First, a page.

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Image from: Life of Pi (2012)
The Cinema Guild Acquires Three French Films
Posted February 21, 2013 07:05 PM by Webmaster
The Cinema Guild announced today that it has acquired the home video, digital, TV and non-theatrical rights to Philippe Beziat's Becoming Traviata, featuring legendary opera star Natalie Dessay, Joachim Lafosse's powerful Cannes-winning drama Our Children and Sebastien Lifshitz's documentary The Invisible Ones. The deal was negotiated with the newly formed Distrib Films.
Distrib Films is a new Paris-based distribution company that will theatrically release French movies in the U.S. Led by François Scippa-Kohn, the company specializes in strong French art-house titles, either documentaries or features.
The Cinema Guild plans to have home video releases for its newly acquired films on the market later this year.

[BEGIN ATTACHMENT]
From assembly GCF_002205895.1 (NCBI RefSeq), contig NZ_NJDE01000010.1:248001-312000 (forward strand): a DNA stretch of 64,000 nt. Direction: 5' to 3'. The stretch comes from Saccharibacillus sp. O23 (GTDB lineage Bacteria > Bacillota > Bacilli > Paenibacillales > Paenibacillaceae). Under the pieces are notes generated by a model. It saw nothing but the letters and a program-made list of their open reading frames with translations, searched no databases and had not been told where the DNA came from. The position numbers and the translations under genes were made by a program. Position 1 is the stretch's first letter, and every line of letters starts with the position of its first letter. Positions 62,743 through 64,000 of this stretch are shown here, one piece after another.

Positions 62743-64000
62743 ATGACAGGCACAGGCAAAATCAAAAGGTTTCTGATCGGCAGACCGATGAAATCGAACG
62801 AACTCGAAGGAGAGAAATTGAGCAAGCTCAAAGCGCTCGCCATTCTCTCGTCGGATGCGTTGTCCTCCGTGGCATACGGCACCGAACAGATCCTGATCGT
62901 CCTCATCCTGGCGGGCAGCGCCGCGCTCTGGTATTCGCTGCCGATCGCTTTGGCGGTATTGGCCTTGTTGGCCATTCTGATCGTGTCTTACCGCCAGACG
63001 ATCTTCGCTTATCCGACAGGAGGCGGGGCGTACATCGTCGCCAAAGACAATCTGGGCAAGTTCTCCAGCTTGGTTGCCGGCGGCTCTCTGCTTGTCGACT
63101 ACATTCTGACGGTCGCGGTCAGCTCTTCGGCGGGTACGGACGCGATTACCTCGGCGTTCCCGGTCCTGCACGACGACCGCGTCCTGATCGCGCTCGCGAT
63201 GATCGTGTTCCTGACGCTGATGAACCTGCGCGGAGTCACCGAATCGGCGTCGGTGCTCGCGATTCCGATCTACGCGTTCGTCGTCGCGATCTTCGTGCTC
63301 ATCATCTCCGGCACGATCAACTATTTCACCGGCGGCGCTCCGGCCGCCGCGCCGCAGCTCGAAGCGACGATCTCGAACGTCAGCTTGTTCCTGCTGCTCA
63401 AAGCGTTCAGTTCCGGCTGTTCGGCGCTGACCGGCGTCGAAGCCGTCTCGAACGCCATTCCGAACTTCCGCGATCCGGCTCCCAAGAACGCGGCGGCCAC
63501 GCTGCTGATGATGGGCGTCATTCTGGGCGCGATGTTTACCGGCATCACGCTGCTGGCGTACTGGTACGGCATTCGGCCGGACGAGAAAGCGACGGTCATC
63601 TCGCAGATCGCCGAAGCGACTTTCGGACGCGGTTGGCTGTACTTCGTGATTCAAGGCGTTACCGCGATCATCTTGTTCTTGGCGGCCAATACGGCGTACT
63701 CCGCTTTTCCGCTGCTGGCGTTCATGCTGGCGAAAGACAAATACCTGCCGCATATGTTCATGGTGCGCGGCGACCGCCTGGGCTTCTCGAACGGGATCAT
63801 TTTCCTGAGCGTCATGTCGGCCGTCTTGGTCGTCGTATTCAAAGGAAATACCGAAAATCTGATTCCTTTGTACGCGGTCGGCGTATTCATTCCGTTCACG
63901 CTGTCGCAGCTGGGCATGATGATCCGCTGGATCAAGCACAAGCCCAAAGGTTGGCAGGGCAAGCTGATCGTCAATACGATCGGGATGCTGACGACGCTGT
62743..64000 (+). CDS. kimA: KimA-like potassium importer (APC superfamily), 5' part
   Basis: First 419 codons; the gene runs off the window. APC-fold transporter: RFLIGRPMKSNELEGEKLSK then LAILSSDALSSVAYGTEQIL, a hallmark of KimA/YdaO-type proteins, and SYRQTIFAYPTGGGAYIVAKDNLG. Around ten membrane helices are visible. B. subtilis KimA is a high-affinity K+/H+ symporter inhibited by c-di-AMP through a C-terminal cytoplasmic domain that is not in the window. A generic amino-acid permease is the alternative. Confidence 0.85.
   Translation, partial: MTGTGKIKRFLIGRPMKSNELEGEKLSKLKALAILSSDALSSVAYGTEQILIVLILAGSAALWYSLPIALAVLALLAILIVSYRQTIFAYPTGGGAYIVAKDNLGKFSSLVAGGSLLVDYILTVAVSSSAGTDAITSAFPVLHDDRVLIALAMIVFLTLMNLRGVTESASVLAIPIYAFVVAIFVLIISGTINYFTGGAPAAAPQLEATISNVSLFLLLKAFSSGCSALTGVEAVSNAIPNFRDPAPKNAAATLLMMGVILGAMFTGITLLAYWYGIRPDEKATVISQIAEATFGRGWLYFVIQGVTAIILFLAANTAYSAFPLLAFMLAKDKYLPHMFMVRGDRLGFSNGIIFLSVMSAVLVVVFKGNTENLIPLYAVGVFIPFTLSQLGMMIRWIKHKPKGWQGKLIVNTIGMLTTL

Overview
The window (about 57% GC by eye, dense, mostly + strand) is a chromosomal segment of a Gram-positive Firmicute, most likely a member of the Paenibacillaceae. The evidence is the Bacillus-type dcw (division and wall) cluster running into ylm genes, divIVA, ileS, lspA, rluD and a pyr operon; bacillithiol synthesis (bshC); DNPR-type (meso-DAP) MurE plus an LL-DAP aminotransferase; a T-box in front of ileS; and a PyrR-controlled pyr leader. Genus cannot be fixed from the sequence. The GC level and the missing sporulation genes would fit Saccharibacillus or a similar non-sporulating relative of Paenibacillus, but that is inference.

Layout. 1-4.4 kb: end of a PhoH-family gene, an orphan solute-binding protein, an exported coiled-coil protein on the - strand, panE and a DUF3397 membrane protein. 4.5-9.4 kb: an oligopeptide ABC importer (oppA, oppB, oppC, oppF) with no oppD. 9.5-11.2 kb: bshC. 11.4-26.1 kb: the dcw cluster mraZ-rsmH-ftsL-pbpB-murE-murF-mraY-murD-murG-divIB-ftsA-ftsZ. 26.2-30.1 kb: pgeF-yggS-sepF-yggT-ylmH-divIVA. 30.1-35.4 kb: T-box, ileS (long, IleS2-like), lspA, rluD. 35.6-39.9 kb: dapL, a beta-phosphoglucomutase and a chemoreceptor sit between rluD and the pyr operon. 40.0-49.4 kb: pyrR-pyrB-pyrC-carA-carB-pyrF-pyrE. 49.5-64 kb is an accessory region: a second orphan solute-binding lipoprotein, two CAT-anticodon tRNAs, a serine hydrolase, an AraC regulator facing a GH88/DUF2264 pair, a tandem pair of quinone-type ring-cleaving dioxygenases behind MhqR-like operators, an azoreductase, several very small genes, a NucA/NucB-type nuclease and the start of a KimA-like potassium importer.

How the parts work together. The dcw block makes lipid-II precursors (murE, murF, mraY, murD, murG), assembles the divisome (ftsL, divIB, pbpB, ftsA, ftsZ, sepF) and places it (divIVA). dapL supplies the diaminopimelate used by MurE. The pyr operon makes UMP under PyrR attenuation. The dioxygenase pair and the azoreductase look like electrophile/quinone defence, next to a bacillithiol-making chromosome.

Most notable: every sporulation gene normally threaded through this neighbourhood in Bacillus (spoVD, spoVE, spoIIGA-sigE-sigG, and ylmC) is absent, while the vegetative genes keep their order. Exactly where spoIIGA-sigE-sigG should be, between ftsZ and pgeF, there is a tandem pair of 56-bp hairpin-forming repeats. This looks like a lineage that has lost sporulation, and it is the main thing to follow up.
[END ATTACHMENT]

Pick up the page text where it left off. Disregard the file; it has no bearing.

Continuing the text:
Becoming Traviata will open at Film Forum in May. Theatrical dates for Our Children and The Invisible Ones are still to be determined.
About the Films
Becoming Traviata - Featuring renowned opera singer Natalie Dessay, filmmaker Philippe Béziat follows the production of Verdi's La Traviata, from rehearsal rooms to behind the scenes of the Théâtre de l'Archevêché in the south of France, from concept to glorious realization.
Our Children - Joachim Lafosse's film won the Best Actress prize for Emilie Dequenne in Un Certain Regard at the 2012 Cannes Film Festival and is an official selection of the New York Film Festival.
Murielle and Mounir love each other passionately. Ever since he was a boy, the young man has been living with Doctor Pinget who provides him with a comfortable life. When Mounir and Murielle decide to marry and have children, the couple's dependence on the doctor increases, placing Murielle in a dangerous emotional environment that leads to a tragic outcome.
The Invisible Ones - An official selection of the 2012 Cannes Film Festival in Un Certain Regard, Sebastien Lifshitz''s film is a candid documentary about gay men and women who came of age well before the days of sexual liberation. In conservative France, their voices were rarely heard, but Lifshitz does more than just give them a platfor—incorporating archival footage, he weaves their fascinating, often poetic memories into a crisp and touching cinematic tapestry.